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Published in Print: March 17, 1999, as Storm Brews in Mass. as a District Questions Integration Program

Storm Brews in Mass. as a District Questions Integration Program

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The quiet bedroom community of Lynnfield, Mass., is attracting unaccustomed notoriety after a move by its school board to reconsider its part in a transfer program that places black, Hispanic, and Asian-American students from Boston in surrounding suburbs.

Citing the shaky academic performance of some transfer students and 15 years of flat funding from the state, the five-member Lynnfield board began voicing reservations about the voluntary integration program earlier this year.

Several weeks ago, the issue burst into public view when one board member publicly said the time had come to pull out of the program, which is run by the Metropolitan Council for Educational Opportunity Inc., or METCO.

Last week, the board approved a moratorium on enrolling new METCO students while the 2,000-student district reviews the program and recommends changes, a process slated to be completed by late summer. The 4-1 vote came at a March 9 meeting attended by some 500 METCO supporters, including sign-toting Lynnfield youngsters, teachers, parents, and community members, as well as transfer students and their families.

Board members and the district's superintendent stressed that they did not intend to abandon the program, and in fact, might end up expanding it. "We're optimistic that we're going to have some changes that are significant enough to allow more students to come," Superintendent Richard Palermo said in an interview.

But at least some METCO supporters were not convinced. "To me, the action just shows that they have no faith in the program," said Cynthia A. Martin, a Boston mother with a daughter at Lynnfield High School. "It was a slap in the face."

Debate 'Not Pretty'

Thirty-two Boston suburbs collectively enroll more than 3,100 city students through the program, including 41 in Lynnfield. An additional 160 METCO students from Springfield, Mass., attend school in that city's suburbs, and the 33-year-old program's waiting list extends to 15,000 names.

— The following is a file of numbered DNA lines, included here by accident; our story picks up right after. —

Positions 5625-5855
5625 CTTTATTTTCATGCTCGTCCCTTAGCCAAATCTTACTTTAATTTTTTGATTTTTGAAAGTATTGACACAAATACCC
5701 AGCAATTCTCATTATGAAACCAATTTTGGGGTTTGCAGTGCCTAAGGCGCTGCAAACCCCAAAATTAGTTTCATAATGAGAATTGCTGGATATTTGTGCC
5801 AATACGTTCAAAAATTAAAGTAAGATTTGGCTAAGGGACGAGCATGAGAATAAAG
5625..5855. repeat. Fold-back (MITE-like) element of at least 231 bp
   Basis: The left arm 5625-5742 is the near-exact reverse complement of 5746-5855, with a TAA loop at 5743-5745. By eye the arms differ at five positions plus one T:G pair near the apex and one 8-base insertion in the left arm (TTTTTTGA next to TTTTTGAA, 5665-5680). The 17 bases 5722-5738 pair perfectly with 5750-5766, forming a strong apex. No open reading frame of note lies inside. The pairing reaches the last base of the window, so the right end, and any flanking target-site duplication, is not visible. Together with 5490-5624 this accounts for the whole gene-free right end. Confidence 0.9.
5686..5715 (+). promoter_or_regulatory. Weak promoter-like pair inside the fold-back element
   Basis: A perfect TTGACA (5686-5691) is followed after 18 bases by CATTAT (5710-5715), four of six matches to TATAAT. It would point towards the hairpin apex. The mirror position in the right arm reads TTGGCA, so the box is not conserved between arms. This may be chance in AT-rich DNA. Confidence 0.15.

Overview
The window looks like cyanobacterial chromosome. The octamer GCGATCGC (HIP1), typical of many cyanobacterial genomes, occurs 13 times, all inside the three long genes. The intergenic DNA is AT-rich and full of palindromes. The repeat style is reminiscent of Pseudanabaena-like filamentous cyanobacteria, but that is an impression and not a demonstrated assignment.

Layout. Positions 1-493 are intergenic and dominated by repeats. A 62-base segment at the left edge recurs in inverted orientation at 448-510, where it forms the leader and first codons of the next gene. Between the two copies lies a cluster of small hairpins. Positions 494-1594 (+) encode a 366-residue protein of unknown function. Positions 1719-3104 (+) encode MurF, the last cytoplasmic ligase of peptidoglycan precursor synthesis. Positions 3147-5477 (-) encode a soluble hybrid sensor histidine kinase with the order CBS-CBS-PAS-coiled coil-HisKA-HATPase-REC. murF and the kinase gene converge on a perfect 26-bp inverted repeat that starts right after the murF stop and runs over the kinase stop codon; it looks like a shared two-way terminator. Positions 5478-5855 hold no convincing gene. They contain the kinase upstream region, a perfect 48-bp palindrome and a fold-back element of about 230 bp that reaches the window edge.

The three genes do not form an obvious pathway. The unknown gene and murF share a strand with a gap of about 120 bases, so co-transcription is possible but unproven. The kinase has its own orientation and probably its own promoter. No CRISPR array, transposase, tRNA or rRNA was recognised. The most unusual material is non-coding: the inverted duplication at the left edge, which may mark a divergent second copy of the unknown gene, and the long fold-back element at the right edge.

Since the inception of the state-financed program in 1966, METCO, a privately run agency, has dropped some districts. But no communities have themselves opted to stop accepting transfer students from Boston, METCO officials say. That was one reason why initial reports of Lynnfield's second thoughts attracted so much attention.

Hoping to whittle down the program's waiting list, METCO surveyed participating suburbs late last year on whether they could accept more students if state funding were increased.

In Lynnfield, a mostly white community about 20 miles north of Boston, that appeal touched off a debate on the school board about the program's track record.

The discussion that ensued "was not pretty," said Pamela Scantalides, the sole board member to vote against the enrollment freeze. "We were obviously singling out this entire group of kids."

Among the data reviewed, she said, were the METCO students' grade point averages and their scores on state tests first administered last spring. On average, she said, the Boston transfers scored lower than children who live in Lynnfield.

Reports of the discrepancy led to speculation that some board members might view the transfers as depressing the district's test results. But Mr. Palermo and Janice E. Confalone, the school board's chairwoman, said such speculation was unfounded. They noted that only a small fraction of Lynnfield test-takers were METCO students and that the district's overall scores were strong.

The test issue "didn't factor into it," Ms. Confalone said.

Not Making the Grade?

Ms. Confalone and Mr. Palermo said their concerns about some METCO students include motivational problems and weak grades, especially at the high school. The superintendent said the grades of 12 of the 22 high school students averaged lower than a C.

"Socially, as far as bringing diversity to our community, we've been successful," Mr. Palermo said. "But academically, I don't think we're doing the best we can for these kids."

To address those and other problems, the officials said the district would review such issues as the METCO admissions process, the level of academic support for transfer students, the role of students' local "host families," and the responsibilities of their parents.

At the same time, the district will join the effort to secure more funding from the state for the $12 million-a-year program, the superintendent said.

Adreenne Law-Hampton, the director of the Lynnfield program, said last week that she remained skeptical of the upcoming review. "The fact is that the superintendent and the school committee humiliated and embarrassed the Boston kids," she said. "To me, it just felt like they were buying more time before they put us on the chopping block."

Vol. 18, Issue 27, Page 8

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